Health-wise, it has been a bit of a struggle of late. Coughing has been debilitating and back pain has been, at times, excruciating. It is all on the left hand side of my body. I saw my GP who has prescribed a stronger painkiller but we really need to get to the cause of the pain...scans a couple of months ago showed my spine and liver etc clear of cancer but I think that further investigation is needed as there has to be a reason for such pain to be present. As always, I am well looked after by friends and family, and my couchsurfers (read ‘wonderful friends’) are as attentive as ever. Good news is that I have a date for surgery on my vocal cords: Friday 23rd July. I have a pre-hospital assessment on the 14th. I cannot wait to see if the op is successful as I am desperate to get my some or all of my voice back. It has been approximately 10 weeks now that I haven’t been able to speak properly and it is tiring, frustrating and getting in the way of my desire to coach as much as possible.

Some days I feel strong and believe I can last “forever”, and others, particularly when I am writhing in agony because painkillers haven’t kicked in yet, I wish it were all over sooner rather than later. I still have plans to travel more and have no intention of leaving this earth until I have had a good trip to Zimbabwe and South Africa, as well as NYC and other places. Right now, I can look forward to a relaxing week in the South of France, being spoiled by Sue and Errol.

Whatever it is that you are doing, do it with love, passion and enjoyment, or don’t do it! As a coach, I know that even if you think you hate your job or your life, upon closer inspection, you will find that you only hate certain aspects of your job or life and those aspects can be changed or improved. Often, it is a matter of changing your perception and attitude before further positive change can take place and you can start loving what you do. It is not where you do something that matters, it is what you do and how you do it that matters. So fill your lives with love, passion and laughter and if you don’t know how to do it, find someone to teach you how. I recently said goodbye to Remi, a 21yr old French couchsurfer whose level of self-confidence and enthusiasm for life was a huge lesson to me. I learned to stop moaning about unimportant things, or at the very least, to look at them differently. Remi broke every rule within my “book of rules” yet I learned so much from him, not all good - in which case I was able to become the teacher - and the main thing I learned, was to seize the moment, to open up my mind and to live. In his last days in London, Remi told me: “I will not say no to anything that my friends or people suggest to me in London”. Alarm bells rang in my head and I tried to lecture him on the inherent dangers...blah blah blah...Well, of course he ignored my lecutring, but he also left London safe and sound, having had the most amazing experiences, all of which he recounted to me, often between midnight and 4 in the morning, and I listened without prejudice, just neutral interest and a certain amount of envy. All the worrying about his safety and possible disastrous outcomes was unnecessary.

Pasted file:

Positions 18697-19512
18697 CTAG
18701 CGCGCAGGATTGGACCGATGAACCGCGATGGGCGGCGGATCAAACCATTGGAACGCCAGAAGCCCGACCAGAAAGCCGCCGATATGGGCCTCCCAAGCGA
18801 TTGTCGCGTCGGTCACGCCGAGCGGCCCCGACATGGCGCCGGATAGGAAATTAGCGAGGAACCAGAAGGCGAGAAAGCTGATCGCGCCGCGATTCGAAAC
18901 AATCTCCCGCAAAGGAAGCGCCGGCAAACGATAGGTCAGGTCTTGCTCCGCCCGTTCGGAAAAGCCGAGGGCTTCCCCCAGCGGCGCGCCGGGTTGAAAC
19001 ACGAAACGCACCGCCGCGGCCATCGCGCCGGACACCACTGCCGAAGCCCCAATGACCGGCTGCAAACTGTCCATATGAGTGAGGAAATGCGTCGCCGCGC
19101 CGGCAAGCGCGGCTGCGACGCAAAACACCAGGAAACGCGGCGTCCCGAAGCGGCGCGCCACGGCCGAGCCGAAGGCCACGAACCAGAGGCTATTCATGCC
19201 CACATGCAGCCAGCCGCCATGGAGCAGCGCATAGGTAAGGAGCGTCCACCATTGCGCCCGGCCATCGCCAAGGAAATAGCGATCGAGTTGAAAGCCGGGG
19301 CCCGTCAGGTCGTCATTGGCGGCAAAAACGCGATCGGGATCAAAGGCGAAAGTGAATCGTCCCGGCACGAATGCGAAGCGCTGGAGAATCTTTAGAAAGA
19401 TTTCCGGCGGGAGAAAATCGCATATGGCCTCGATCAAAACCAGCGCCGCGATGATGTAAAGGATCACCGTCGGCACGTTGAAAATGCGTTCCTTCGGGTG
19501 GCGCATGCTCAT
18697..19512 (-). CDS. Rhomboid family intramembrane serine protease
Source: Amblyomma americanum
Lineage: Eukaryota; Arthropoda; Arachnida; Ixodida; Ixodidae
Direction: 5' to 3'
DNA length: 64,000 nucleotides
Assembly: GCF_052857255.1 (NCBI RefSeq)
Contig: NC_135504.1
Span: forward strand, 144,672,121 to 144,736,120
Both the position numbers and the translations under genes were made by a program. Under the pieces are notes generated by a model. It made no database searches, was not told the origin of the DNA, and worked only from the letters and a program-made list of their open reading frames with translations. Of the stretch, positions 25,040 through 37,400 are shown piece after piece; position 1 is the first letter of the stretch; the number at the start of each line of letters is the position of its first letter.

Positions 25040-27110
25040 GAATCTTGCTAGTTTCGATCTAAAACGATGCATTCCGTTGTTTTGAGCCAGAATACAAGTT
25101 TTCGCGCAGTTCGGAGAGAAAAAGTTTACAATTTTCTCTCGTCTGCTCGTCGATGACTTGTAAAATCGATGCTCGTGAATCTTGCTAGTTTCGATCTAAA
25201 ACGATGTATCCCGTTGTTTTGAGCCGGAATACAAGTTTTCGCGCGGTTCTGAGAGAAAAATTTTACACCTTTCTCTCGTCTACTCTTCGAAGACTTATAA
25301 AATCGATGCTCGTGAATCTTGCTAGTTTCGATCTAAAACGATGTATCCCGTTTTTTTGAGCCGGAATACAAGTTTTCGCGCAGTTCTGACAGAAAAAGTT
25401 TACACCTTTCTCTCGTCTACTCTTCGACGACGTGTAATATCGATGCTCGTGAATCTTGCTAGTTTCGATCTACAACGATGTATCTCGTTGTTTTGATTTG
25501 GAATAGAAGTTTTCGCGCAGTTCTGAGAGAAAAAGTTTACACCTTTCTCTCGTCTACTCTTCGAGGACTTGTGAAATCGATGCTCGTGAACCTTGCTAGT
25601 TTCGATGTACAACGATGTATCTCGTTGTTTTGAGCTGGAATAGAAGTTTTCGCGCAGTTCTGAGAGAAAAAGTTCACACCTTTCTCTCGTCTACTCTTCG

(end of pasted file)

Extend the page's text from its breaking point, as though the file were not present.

So, once again, I encourage us all to live life with passion and enjoyment...we don’t know, each and every one of us (not only those of us who have been given a time-limit), when we will “pop our clogs” so why waste time being miserable?

Until the next time

Much love from